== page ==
Antioxidant activity of brown lead (Leucaena leucocephala) seed extracts with and without prior chlorophyll removal was studied in comparison with mimosine. Both extracts showed similar hydroxyl radical (HO(•)) scavenging activity, hydrogen peroxide (H2O2) scavenging activity, singlet oxygen inhibition and hypochlorous acid (HOCl) scavenging capacity (p > 0.05). Nevertheless, the extract without prior chlorophyll removal had higher oxygen radical absorbance capacity than that with prior chlorophyll removal (p < 0.05). Generally, lead seed extracts with and without prior chlorophyll removal possessed a lower antioxidant activity, compared with mimosine. When lead seed extract without prior chlorophyll removal (100 and 200 ppm) was used in different lipid oxidation model systems, including β-carotene-linoleic acid and lecithin liposome systems, the preventive effect toward lipid oxidation was dose-dependent. At the same level of use, mimosine exhibited a higher efficacy in prevention of lipid oxidation in both systems as indicated by the lower increases in thiobarbituric acid reactive substances. A similar result was obtained in minced mackerel. Therefore, lead seed extract containing mimosine could act as a natural antioxidant to prevent lipid oxidation in foods.

  13. Effect of Peptide Size on Antioxidant Properties of African Yam Bean Seed (Sphenostylis stenocarpa) Protein Hydrolysate Fractions

    PubMed Central

    Ajibola, Comfort F.; Fashakin, Joseph B.; Fagbemi, Tayo N.; Aluko, Rotimi E.

    2011-01-01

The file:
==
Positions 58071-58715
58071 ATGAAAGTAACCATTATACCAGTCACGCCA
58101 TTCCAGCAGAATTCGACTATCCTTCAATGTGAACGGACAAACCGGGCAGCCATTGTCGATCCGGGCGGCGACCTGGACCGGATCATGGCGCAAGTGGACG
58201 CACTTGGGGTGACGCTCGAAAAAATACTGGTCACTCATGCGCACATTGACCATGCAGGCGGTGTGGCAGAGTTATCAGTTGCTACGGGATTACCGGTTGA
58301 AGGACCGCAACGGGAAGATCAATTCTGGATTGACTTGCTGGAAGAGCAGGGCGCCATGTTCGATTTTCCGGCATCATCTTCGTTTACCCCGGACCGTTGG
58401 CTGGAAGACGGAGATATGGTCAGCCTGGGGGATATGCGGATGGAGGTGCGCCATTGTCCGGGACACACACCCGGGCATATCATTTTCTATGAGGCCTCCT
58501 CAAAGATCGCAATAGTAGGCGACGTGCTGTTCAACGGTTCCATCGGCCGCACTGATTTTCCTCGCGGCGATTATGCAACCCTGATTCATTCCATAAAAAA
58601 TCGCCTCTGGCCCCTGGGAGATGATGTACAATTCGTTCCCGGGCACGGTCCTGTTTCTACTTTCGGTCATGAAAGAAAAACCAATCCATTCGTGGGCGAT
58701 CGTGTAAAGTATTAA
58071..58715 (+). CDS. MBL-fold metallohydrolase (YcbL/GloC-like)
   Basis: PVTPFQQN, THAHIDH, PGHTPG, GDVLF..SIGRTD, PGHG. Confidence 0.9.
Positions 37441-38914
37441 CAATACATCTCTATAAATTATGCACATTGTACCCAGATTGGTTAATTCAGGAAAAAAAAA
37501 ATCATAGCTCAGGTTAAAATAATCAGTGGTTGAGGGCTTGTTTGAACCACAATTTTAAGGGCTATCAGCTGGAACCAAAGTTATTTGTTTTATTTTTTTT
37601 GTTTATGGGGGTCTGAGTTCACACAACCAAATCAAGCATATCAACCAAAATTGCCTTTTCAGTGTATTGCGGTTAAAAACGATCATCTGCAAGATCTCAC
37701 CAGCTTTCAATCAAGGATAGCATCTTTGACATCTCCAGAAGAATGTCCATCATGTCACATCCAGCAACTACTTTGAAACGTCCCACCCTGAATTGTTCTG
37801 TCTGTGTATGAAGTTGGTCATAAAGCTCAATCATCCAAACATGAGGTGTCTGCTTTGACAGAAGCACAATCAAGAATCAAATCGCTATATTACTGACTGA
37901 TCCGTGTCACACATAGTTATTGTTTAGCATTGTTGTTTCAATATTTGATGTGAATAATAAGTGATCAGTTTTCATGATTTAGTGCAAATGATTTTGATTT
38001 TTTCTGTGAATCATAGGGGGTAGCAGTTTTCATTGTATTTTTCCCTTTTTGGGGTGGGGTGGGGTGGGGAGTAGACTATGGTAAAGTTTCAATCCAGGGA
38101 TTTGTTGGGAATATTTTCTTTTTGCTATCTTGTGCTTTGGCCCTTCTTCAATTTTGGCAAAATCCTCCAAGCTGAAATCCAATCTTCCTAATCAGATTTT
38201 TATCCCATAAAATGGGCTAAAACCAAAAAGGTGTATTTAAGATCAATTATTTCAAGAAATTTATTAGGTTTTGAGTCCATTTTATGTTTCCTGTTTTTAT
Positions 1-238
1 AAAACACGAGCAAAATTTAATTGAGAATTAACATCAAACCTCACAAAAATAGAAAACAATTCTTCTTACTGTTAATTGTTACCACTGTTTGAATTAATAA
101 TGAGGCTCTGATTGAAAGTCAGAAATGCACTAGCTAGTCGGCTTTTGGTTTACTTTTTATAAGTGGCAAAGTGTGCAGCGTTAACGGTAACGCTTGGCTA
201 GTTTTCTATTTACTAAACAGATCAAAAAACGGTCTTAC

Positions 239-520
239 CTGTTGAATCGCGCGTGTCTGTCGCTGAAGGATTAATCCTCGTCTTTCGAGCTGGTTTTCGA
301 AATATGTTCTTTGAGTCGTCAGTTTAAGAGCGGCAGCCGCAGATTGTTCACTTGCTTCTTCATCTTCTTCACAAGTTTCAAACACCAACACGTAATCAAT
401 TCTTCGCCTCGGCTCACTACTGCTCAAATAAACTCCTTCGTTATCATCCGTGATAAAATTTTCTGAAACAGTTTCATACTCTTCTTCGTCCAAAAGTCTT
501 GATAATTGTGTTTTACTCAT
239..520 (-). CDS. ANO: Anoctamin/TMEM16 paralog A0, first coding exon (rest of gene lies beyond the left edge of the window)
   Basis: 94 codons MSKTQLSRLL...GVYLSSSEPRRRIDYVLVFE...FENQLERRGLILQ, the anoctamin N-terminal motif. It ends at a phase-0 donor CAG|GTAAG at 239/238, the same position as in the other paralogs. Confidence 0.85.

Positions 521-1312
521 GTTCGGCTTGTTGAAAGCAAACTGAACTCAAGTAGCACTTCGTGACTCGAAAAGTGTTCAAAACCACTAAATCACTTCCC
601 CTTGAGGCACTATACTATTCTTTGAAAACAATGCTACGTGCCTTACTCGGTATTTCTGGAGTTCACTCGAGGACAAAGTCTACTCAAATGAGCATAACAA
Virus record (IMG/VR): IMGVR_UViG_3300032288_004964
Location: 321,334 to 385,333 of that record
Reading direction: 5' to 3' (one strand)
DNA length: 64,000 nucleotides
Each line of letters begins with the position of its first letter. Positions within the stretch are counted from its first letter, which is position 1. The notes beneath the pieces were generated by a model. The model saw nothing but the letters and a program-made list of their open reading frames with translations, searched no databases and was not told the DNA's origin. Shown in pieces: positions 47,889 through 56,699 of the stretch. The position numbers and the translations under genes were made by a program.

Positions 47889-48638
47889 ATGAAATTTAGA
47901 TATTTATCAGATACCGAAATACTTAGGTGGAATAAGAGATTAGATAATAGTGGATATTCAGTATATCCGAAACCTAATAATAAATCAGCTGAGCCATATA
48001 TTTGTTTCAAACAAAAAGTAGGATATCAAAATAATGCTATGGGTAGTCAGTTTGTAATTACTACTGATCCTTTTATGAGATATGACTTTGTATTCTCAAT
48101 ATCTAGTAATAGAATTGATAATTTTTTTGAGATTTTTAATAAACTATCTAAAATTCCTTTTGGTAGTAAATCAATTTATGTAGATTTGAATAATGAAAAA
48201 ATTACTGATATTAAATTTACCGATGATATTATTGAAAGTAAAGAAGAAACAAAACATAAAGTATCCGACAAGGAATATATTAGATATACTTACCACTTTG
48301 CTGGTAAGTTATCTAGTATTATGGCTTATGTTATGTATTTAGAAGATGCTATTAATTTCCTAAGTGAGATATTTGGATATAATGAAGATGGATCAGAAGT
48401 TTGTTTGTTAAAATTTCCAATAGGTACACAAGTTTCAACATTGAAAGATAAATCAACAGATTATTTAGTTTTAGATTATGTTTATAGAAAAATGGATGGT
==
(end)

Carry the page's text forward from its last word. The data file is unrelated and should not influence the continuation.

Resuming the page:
Enzymatic hydrolysate of African yam bean seed protein isolate was prepared by treatment with alcalase. The hydrolysate was further fractionated into peptide sizes of <1, 1–3, 3–5 and 5–10 kDa using membrane ultrafiltration. The protein hydrolysate (APH) and its membrane ultrafiltration fractions were assayed for in vitro antioxidant activities. The <1 kDa peptides exhibited significantly better (p < 0.05) ferric reducing power, diphenyl-1-picryhydradzyl (DPPH) and hydroxyl radical scavenging activities when compared to peptide fractions of higher molecular weights. The high activity of <1 kDa peptides in these antioxidant assay systems may be related to the high levels of total hydrophobic and aromatic amino acids. In comparison to glutathione (GSH), the APH and its membrane fractions had significantly higher (p < 0.05) ability to chelate metal ions. In contrast, GSH had significantly greater (p < 0.05) ferric reducing power and free radical scavenging activities than APH and its membrane fractions. The APH and its membrane fractions effectively inhibited lipid peroxidation, results that were concentration dependent. The activity of APH and its membrane fractions against linoleic acid oxidation was higher when compared to that of GSH but lower than that of butylated hydroxyl toluene (BHT). The results show potential use of APH and its membrane fractions as antioxidants in the management of oxidative stress-related metabolic disorders and in the prevention of lipid oxidation in food products. PMID:22072912